1) Congratulations on beginning your tenure with The Washington Chorus! Why are you excited for this opportunity to lead one of the most visible and active symphonic choruses in North America?
Eugene Rogers: I am beyond thrilled that I get to continue the amazing legacy of the chorus and look forward to building on the many years of great musicmaking led by my esteemed colleagues for over 60 years. Frankly, I’m in heaven anytime I get the chance to make music with passionate people and having the great honor to do this with The Washington Chorus community is more than I ever imagined.
2) This is a time of so much uncertainty and change. How exactly does one plan for an upcoming season of concerts when there are so many unknowns, and amid so many challenges?
ER: I believe that now is the time, more than ever before, that we have to dig deep and work to find the most unique ways to stay connected to our communities and be true to our mission. Choral music gives us such amazing opportunities to tell powerful stories from many disparate perspectives, and if we can get our singers and stakeholders on board with our dream, we all will find the perfect way forward for our communities.
3) You have a big upcoming announcement sharing the details of your first season as TWC’s artistic director (which is also TWC’s 60th anniversary season). What are one or two unique details about what you’ve planned that you can share with Chorus America?
ER: Since we are all mostly limited to experiencing much of our musicmaking right now digitally, executive director Stephen Marc Beaudoin and I have worked hard to see this as a possibility to have even more artistic collaborations that can be presented in ways we probably wouldn’t have considered pre-COVID-19. Therefore, I am most excited about the premiere of Damien Geter’s Cantata for a More Hopeful Tomorrow in November. The work is based on Bach’s opening choral movement from his Cantata BWV 12, Weinen, Klagen, Sorgen, Zagen and moves from fear to hope using a variety of traditional spirituals and newly composed music and poetry for SATB choir, soprano and cello soloists. The music will be presented in a film, and we partnered with Emmy-Award Winner, Bob Berg, to tell a story through film that will tastefully incorporate The Washington Chorus and soloists, and will highlight the struggle of the pandemic for all; but especially in the Black and Latinx communities.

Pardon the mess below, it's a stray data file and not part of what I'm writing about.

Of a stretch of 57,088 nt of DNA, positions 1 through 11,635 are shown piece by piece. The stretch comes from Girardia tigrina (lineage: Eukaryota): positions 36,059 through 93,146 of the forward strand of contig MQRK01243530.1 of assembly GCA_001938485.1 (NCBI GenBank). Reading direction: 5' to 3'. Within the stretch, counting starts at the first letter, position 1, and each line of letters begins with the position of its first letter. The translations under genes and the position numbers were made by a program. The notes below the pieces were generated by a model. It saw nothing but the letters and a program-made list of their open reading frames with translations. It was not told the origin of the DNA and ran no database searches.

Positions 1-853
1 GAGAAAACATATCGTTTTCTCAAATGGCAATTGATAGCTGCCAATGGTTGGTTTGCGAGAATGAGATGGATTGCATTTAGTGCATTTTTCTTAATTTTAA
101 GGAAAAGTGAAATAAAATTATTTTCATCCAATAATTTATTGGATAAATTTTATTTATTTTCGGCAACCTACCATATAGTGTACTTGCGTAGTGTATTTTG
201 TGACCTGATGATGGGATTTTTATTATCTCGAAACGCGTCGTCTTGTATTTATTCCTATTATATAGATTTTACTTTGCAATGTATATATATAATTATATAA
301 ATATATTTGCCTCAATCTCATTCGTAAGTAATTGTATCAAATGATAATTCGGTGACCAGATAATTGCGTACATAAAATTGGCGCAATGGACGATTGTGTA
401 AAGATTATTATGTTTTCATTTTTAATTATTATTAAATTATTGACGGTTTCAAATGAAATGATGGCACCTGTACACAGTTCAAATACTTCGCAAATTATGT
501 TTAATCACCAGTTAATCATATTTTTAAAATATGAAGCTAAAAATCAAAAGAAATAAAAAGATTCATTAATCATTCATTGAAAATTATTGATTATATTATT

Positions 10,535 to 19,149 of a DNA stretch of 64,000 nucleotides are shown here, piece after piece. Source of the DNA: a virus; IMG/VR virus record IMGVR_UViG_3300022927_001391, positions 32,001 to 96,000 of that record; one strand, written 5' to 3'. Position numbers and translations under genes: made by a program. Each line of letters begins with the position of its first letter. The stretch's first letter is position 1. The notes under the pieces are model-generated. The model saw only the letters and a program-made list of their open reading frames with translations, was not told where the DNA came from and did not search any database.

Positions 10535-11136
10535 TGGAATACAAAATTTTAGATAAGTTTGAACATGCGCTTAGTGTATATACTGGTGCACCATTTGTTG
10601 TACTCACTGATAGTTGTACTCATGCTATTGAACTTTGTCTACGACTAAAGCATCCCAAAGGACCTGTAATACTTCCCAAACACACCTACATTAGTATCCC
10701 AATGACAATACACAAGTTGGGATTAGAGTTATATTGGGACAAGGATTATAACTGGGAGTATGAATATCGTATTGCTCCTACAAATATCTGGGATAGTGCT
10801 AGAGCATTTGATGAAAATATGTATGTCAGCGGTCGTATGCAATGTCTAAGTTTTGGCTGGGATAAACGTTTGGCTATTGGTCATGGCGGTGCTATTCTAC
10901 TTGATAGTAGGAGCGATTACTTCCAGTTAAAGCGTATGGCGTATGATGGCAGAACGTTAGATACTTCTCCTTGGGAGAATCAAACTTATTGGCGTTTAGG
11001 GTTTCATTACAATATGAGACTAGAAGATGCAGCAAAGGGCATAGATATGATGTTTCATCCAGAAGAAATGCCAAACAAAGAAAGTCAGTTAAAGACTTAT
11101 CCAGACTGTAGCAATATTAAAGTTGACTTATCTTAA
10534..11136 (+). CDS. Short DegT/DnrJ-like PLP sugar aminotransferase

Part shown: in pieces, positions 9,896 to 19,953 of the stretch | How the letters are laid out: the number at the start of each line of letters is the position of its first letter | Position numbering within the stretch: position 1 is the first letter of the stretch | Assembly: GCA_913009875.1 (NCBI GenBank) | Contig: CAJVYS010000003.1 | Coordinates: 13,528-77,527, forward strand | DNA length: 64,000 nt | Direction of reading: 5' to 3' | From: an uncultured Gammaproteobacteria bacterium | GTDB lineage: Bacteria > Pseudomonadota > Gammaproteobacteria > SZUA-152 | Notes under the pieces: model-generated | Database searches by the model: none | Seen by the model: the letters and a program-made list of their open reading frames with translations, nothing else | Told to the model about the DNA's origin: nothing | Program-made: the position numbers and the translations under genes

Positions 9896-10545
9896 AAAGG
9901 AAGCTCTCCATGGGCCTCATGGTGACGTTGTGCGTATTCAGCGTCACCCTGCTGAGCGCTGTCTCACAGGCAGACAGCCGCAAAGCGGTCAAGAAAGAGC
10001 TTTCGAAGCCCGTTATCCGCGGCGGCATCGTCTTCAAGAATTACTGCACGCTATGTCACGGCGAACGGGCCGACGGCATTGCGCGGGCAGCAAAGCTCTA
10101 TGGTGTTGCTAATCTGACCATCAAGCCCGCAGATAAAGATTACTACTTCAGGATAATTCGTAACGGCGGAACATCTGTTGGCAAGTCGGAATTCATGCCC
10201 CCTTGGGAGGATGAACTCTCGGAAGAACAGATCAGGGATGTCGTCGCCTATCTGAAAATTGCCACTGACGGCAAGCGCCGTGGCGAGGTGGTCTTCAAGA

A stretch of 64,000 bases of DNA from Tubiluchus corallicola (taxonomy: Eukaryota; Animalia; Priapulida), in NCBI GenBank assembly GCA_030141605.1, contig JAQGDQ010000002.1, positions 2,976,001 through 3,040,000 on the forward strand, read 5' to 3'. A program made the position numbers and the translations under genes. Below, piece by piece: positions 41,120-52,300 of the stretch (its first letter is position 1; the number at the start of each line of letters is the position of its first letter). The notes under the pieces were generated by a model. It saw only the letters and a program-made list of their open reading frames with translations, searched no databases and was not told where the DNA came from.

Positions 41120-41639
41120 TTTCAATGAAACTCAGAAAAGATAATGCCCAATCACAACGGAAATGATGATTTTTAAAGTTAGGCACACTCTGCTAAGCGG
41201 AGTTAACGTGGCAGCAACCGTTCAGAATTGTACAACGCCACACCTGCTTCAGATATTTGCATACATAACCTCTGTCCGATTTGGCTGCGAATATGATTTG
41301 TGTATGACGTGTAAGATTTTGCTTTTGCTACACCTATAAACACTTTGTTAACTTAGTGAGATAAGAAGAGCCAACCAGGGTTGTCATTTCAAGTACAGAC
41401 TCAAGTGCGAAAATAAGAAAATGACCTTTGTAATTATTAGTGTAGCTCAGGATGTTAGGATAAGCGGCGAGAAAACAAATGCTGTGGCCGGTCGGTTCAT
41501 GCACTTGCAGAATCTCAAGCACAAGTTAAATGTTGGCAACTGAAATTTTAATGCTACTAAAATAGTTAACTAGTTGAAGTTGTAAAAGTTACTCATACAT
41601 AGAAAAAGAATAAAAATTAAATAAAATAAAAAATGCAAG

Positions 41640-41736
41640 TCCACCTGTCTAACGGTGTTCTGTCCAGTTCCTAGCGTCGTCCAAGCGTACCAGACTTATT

4) Many choruses are grappling with how to evolve and adapt in this unusual time. What’s one piece of advice you’d offer to another chorus on how to make the most of this moment?
ER: Draw near to your community of thinkers and supporters. We all need each other more than ever, and when we can dream big and think out of the box together, I think great things are possible.
5) What’s one thing you’re doing to continue to foster a sense of community in TWC, even when we’re physically apart?
ER: We recently had a Zoom happy hour and fun-facts evening with the sections, and our next gathering will be an open-mic/karaoke night. I can’t wait to see the creativity and talent within the group.
I also want to send all of my colleagues and friends in Chorus America lots of love and light during this time. Choral conductors are some of the most creative human beings on the planet, and I can’t wait to see and hear all the ways that you will each engage with your individual communities. We can do this. Together.
The Washington Chorus’s 2020-2021 season announcement event, hosted by artistic director Eugene Rogers, will be broadcast via livestream at 5:00pm Eastern on Thursday, July 30. The event will also be available online afterwards for those who are unable to view the original stream. Visit thewashingtonchorus.com for more details.
This article is sponsored by The Washington Chorus. Thank you for supporting the partners that make Chorus America’s work possible. If you are interested in learning more about sponsored articles, please contact us at [email protected].